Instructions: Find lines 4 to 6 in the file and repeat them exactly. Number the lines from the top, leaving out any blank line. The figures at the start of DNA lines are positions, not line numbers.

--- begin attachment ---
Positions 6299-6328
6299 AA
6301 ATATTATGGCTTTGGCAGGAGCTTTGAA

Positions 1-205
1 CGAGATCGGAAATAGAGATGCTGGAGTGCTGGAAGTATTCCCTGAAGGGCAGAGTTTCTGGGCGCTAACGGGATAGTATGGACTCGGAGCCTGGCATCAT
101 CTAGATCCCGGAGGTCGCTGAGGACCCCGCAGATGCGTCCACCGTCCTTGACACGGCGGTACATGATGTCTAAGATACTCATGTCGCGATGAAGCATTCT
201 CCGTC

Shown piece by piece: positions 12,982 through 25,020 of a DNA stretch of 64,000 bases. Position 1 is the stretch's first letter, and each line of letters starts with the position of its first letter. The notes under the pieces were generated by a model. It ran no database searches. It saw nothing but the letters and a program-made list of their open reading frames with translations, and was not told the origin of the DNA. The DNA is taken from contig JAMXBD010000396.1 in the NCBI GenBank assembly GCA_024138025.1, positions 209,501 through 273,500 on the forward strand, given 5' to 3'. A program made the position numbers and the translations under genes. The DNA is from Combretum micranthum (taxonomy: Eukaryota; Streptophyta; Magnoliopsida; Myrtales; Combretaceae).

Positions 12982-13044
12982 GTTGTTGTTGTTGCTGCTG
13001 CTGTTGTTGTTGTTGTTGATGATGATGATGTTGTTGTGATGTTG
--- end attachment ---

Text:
Positions 1-205
1 CGAGATCGGAAATAGAGATGCTGGAGTGCTGGAAGTATTCCCTGAAGGGCAGAGTTTCTGGGCGCTAACGGGATAGTATGGACTCGGAGCCTGGCATCAT
101 CTAGATCCCGGAGGTCGCTGAGGACCCCGCAGATGCGTCCACCGTCCTTGACACGGCGGTACATGATGTCTAAGATACTCATGTCGCGATGAAGCATTCT